Independent Existence 

The second part of the test by the court requires a separately identified two-dimensional or three-dimensional design that would qualify a protectable pictorial, or graphical work either of its own or fixed in a tangible object of expression as in the way it would imagine to have separate from the useful article into which it is incorporated. Justice Thomas notes that a useful article means an article that is a part of a useful article. This application is confirmed by the courts in a test of design in the cheerleading uniform. Justice Thomas identified the two-dimensional designs in the uniform as being qualified to pass the separate identification test as recognised in the Star Athletica case.

Three-Dimensional design feature 

The first element of “separate identification” is no more problematic for three-dimensional designs. The person has to spot the three-dimensional feature having pictorial, graphical, or sculpture qualities. The three-dimensional designs certainly possess sculpture qualities. Secondly, the element of independent existence deems troublesome for the three- dimensional design than the two-dimensional design embedded in the useful object. It is perceived that those three- dimensional objects are more a part of  “useful objects” and they very less satisfy the pictorial, graphical, or sculpture qualities. Henceforth, these designs are supposed to be replicated in whole or as a major part of the object in which it is embedded. 

However, that doesn’t make the design ineligible for qualifying the separability test. The Court in the case of Mazer vs Stein judgment held that the dancing lamp has emphasized over the “separate identical feature” rather than the generic identity of the useful object. The lamp base is a part of the “useful object”, and the dancing figure is not, hence it is eligible to be copyrighted despite its use as a lamp base (an example is taken from the mazer case). 

However, the cut, shape, or dimension of the cheerleading uniforms are not subject to copyright. Despite satisfying the three-dimensional sculpture quality and posing the utilitarian function the above-mentioned designs can’t be copyrighted. It is so because, despite the utilitarian function,  the object needs to be “intrinsic”. The sculpture of the dancing image can be used as door handles, paperweight, and lamp base. These functions are not intrinsic to the object and so the sculpture once identified and imagined as separately is protected under the sculpture quality as described by the court in Star Athletica Case.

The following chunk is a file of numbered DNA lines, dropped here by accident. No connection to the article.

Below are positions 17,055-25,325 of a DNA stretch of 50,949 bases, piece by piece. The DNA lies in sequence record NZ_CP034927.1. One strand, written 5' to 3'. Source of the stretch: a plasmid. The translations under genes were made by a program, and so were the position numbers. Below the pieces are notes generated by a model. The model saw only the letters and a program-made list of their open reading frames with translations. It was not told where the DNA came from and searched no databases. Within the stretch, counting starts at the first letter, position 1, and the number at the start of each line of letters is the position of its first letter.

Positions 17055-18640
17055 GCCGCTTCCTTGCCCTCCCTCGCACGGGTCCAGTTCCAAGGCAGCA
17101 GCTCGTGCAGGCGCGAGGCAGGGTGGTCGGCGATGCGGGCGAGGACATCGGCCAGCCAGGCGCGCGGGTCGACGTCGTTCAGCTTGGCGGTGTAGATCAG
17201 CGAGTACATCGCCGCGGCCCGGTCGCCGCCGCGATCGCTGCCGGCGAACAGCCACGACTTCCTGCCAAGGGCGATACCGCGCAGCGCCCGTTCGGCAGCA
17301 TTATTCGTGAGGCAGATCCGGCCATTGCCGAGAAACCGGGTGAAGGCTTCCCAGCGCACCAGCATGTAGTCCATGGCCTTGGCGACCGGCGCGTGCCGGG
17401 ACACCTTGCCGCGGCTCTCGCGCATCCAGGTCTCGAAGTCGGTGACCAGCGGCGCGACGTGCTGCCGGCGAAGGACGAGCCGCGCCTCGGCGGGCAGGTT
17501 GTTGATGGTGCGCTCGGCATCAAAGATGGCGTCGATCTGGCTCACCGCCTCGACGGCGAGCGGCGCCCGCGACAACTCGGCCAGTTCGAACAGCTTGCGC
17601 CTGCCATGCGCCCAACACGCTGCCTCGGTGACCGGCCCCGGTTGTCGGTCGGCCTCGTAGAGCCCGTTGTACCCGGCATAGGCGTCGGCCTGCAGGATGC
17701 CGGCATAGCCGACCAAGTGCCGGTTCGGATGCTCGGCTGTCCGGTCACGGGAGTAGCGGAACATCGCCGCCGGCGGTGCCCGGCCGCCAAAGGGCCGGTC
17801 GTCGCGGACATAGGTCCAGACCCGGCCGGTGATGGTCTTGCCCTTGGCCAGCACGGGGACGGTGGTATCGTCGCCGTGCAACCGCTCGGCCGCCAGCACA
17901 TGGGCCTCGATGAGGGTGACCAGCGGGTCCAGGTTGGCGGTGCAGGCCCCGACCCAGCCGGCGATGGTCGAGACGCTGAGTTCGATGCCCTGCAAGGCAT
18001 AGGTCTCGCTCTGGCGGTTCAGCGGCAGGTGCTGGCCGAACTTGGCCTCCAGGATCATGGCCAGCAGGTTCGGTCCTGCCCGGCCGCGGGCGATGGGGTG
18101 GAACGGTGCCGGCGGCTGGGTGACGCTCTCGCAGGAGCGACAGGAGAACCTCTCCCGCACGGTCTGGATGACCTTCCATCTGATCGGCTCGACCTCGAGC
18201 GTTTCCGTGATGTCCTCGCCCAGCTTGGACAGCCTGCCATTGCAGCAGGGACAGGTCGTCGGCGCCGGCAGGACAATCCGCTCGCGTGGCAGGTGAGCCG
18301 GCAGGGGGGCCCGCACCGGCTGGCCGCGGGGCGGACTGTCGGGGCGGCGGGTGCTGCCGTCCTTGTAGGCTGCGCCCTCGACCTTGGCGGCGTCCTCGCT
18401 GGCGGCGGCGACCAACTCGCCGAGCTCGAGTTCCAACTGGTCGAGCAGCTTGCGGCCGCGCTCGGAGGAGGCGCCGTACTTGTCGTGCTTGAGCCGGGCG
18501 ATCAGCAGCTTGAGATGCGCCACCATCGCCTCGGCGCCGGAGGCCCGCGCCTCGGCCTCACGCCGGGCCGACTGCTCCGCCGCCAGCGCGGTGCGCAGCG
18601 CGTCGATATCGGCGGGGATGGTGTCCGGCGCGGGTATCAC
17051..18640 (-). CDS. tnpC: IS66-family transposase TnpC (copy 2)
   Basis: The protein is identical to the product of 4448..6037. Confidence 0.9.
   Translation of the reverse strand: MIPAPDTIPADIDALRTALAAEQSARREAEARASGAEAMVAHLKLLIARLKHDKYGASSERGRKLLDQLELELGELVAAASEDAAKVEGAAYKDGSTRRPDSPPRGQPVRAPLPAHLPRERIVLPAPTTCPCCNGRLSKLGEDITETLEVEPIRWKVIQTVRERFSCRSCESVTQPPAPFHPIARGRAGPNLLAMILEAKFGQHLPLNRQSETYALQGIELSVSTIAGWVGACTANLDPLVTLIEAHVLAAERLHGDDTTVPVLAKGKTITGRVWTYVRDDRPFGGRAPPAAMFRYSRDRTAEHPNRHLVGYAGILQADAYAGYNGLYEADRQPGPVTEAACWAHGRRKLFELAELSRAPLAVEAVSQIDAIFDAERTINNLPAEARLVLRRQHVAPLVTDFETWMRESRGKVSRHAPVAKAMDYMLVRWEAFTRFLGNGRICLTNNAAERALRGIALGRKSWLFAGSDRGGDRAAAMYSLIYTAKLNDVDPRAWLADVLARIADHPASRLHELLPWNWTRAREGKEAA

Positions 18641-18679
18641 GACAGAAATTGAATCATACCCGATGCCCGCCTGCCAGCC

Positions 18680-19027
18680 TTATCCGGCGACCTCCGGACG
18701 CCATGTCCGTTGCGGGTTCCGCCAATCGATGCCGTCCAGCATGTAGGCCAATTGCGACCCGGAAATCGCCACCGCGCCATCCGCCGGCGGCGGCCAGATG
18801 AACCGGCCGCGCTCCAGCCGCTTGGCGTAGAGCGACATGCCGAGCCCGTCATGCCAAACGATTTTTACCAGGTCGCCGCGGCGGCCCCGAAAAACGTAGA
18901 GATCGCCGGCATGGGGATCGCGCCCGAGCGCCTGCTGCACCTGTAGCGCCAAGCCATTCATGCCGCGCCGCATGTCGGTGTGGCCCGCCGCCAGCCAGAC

The Problem of Overall Shape

The question on the issue of whether the overall shape design can be protected under the copyright has been described under the case of Esquire Inc. vs Ringer where the mandamus was issued compelling the copyright board to register the overall shape of outdoor lighting fixtures. The copyright board denied registering the overall shape as the regulation of separability. 

Similarly, the Ninth Circuit in the case of Inhale, Inc. vs. Starbuzz Tobacco. Inc., holding the shape of Hookah water container not eligible to be protected as copyright under the Copyright Act, 1976. The position of the board was upheld in the Star Athletica case. The board cited the reason that the copyright for the overall object could extend to the shape mandated by the function of the article thus providing monopoly to the copyright owner in case of commercial goods. 

However, the shape of a circle, triangle, rectangle are kept outside the ambit of copyright. But certain things have an overall shape and are protected under copyright as they satisfy the requisites of copyright despite being their utilitarian status. The coin, polythene bags, pencil sharpeners are the things that are overall shaped and protected under copyright.

The legal position in India vis-a-vis separability

In India, the doctrine of conceptual separability finds no direct place in the legislation. However, it finds a place under the “exception to copyright infringement” under Section 52(1)(w) of the Copyright Act 1957. It was added after the 2012 amendment in the act. The clause states that the three-dimensional object is based on the two-dimensional artistic work like technical drawing is purely functional and deemed as a device. Such work is protected under copyright. 

The two-dimensional object whenever eligible as a useful object will not be protected under the copyright if it is used in a patent application for the demonstration of a three-dimension object. The Hon’ble High Court of Gujarat in the case of Ipeg vs. Kay-Bee Engineers, explaining the applicability of the case said that any design or part of the technical drawing that is found to be functional shall be covered within the term “Design” and these designs are protected under the Design Act, 2000. 

Such functional technical drawings don’t come with the definition of “artistic work” as provided in Section 2{c} of the Copyright Act, 1957 henceforth making itself ineligible to be protected under copyright. The Court putting reliance over the case Symphony Limited v.s Wim Plast said that in any case where the dilemma arises that whether the certain technical drawing cover under the ambit of “artistic work” or “design” the court shall apply the “functional test” to reach over the conclusion that whether the articles are subject to be protected under the copyright or not.